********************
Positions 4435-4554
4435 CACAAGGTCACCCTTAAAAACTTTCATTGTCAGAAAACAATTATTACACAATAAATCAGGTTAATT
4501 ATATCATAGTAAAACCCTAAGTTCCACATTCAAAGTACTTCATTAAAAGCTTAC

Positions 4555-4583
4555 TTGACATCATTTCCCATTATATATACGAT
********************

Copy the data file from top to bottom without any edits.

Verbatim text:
Positions 4435-4554
4435 CACAAGGTCACCCTTAAAAACTTTCATTGTCAGAAAACAATTATTACACAATAAATCAGGTTAATT
4501 ATATCATAGTAAAACCCTAAGTTCCACATTCAAAGTACTTCATTAAAAGCTTAC

Positions 4555-4583
4555 TTGACATCATTTCCCATTATATATACGAT